When news broke that Iran had fired more than 20 missiles at two Iraqi airbases housing US and Iraqi soldiers, a couple of the ex-generals appearing on CNN – sporting suits rather than uniforms – immediately said Trump had no choice but to strike back, otherwise he would look “weak”.

When the moment demanded patience and a measured response, not conjecture and tough, combustible bluster, CNN opted to broadcast the latter, confirming that reason and good sense are too often anathema to the network.

Meanwhile, Fox News war-adoring celebrity Sean Hannity told Trump through his direct (not back) channel to the Oval Office – TV – that he had to employ the “full force” of the American military in response.

“There is a massive price to pay. You don’t get to do what they did tonight,” Hannity fumed from the comfort of a New York television studio. “And they are going to get hit hard.”

Alas, Trump demurred and offered Iran a temporary reprieve if it changed its “behaviour”. De rigueur, America’s catastrophic record and “behaviour” in Iraq and beyond was not mentioned by the pundits and their acquiescent enablers on TV who all agreed that the US military would win a conventional, “symmetrical” war with Iran easily and quickly, conveniently forgetting they made the exact, cocksure prediction 17 years ago.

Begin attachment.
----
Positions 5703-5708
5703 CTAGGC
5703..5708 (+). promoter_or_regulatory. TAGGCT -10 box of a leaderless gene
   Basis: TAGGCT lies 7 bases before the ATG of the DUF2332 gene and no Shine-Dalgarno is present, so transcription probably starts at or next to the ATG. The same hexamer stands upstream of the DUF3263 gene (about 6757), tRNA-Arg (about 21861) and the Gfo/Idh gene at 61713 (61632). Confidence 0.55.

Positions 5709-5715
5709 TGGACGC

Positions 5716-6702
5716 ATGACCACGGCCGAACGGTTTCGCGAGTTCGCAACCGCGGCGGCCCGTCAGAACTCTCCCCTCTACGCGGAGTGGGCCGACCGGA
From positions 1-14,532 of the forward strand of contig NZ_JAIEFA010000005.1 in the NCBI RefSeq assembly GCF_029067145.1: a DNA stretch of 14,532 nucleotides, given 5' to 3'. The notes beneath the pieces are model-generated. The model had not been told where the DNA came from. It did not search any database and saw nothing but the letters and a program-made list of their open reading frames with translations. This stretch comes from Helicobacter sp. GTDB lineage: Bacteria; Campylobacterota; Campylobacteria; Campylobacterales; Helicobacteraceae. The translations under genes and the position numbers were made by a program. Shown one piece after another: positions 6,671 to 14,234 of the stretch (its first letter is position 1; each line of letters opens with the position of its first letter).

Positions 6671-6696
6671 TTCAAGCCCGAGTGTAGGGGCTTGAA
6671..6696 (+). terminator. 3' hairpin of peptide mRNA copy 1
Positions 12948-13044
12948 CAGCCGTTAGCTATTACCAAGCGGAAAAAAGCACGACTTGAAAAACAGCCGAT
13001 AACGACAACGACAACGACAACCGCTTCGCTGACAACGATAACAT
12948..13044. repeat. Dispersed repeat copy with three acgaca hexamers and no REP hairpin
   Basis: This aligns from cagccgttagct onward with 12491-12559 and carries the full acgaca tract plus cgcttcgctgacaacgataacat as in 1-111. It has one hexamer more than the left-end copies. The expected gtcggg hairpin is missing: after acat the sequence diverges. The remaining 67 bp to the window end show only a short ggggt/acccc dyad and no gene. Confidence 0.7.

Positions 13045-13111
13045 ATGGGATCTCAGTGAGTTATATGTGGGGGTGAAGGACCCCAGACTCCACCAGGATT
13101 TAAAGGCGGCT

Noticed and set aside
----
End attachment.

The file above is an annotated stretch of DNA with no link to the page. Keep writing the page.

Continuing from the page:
Hannity may yet get his lethal wish. If Trump has proven anything during his mercurial tenure as president, it is that he ultimately takes his cues from Hannity and foaming Fox News company, not members of his compliant national security team – most of whom enjoy the professional life expectancy of a housefly.

Still, perhaps the most galling aspect of cable news coverage of the US’s most recent “crisis” overseas is  providing nationwide audience to the who’s who of Republican architects of the ruinous invasion of Iraq to share their prescriptions of what to do about Iran.

Unrepentant hucksters including Paul Wolfowitz, Karl Rove, Ari Fleischer and Michael Chertoff – all prominent members of Bush’s calamitous regime-change regime – have been treated with a deference and respect they forfeited permanently years ago.

The many voices who understood that the Iraq invasion would cause so much irreparable harm and instability have been mostly absent from US television screens, as they were in 2003. They were not regarded as important or worthy then, and they are not regarded as important or worthy today.

Also absent from US television screens are the voices in Iraq and Iran who have borne, and will bear, the profound costs of yet another war that so many familiar US politicians and influential television personalities are hankering for.

Earlier this week, UN Secretary-General Antonio Guterres made a short speech warning of the “unpredictable consequences and the profound risks of miscalculation” of decisions made in Washington, DC, and Tehran alike.

He urged leaders in both countries to “stop escalation” because, he added: “Let us not forget the terrible human suffering caused by war. As always, ordinary people pay the highest price. It is our common duty to avoid it.”

Not surprisingly, I have not seen Guterres on US cable news networks to share that urgent message.  

The views expressed in this article are the author’s own and do not necessarily reflect Al Jazeera’s editorial stance.